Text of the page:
After the match, a Duke assistant coach told Laursen a BYU fan had gotten into the face of a Duke player after the match ended and that the fan made the player feel “uncomfortable.”
The coach pointed to the young man Laursen had been with throughout the fourth set and whom BYU subsequently banned. Laursen noted in his report that the Duke player the fan approached was wearing a blue and white uniforms and that BYU players were wearing dark blue shirts over their black uniforms.
“I approached the BYU fan and took him to the opposite side of the court where there was nobody present and talked to him about getting into the face of one of the Duke players,” the officer wrote. “The individual said he thought the Duke player was a BYU player who is one of his friends. I told the individual that a complaint was made about his behavior and that he needed to avoid Duke players.”
Soon after, the BYU administrator in charge of the event approached the young man and told him that Duke coaches and players said he was the fan who called the players the N-word.
The young man denied using the N-word or any racial epithet. He said he only yelled at the players that they shouldn’t serve the ball into the net.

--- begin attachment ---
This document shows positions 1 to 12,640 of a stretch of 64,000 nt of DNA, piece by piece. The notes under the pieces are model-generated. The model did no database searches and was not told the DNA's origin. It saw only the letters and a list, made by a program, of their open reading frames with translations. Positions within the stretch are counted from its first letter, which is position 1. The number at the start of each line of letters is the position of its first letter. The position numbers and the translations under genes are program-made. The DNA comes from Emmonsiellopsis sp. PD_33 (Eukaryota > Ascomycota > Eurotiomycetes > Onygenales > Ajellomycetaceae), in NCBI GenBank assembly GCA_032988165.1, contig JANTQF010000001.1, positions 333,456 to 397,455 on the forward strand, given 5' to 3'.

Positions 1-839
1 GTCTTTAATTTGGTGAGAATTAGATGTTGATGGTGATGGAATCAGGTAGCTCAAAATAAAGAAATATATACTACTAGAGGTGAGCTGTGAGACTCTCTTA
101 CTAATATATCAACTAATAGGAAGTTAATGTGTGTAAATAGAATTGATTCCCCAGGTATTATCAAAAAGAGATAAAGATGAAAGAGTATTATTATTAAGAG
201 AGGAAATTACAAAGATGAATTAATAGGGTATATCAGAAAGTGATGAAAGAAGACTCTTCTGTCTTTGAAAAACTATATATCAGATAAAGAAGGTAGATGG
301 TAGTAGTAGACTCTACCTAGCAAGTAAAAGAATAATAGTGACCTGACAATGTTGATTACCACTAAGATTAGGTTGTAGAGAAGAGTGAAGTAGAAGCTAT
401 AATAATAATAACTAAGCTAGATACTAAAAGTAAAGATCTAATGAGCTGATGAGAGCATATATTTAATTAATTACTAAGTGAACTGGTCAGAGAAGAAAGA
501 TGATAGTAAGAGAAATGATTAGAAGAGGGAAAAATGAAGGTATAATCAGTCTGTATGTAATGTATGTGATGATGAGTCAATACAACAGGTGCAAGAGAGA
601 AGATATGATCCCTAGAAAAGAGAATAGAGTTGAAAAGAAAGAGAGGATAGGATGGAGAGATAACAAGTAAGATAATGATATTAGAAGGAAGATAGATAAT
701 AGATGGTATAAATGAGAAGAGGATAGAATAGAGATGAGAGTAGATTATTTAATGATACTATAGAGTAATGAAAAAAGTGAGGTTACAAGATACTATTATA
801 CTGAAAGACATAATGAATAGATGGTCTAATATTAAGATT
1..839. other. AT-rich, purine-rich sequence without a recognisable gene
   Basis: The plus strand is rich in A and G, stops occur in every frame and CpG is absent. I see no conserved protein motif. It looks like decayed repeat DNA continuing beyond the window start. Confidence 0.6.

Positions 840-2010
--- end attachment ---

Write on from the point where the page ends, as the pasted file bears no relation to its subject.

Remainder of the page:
Laursen said the man was cooperative. He told the man that due to his alleged actions during the match, Laursen would escort him off BYU property. Laursen also advised him not to attend Duke’s game the following day and not to stand with the ROC section for BYU’s game the next day.
“(The man) told me that he wants to be a congressman and that he doesn’t use racial terms,” Laursen said.
The officer said he then reviewed game film of the match with one of the BYU volleyball coaches.
“... there was nothing seen on the game film that led me to believe (the young man) was the person who was making comments to the player who complained about being called the ‘N’ word,” Laursen wrote.
“During the second set, when the comment was reported to having been made, (the young man) was not present when the player was serving,” Laursen added. “On her second time serving during the set, (the young man) was on his phone and didn’t appear to be paying attention to the game.”
The officer said that after he escorted the man off BYU property, BYU Athletics administrators decided they wanted to indefinitely ban him from BYU property while they conducted their investigation of the incident.
Laursen said he assisted two BYU officials in calling the man and listened as they told the man he was banned.
Laursen wrote that he listened as the man told the BYU officials he understood their decision, “but that he was maintaining his innocence.”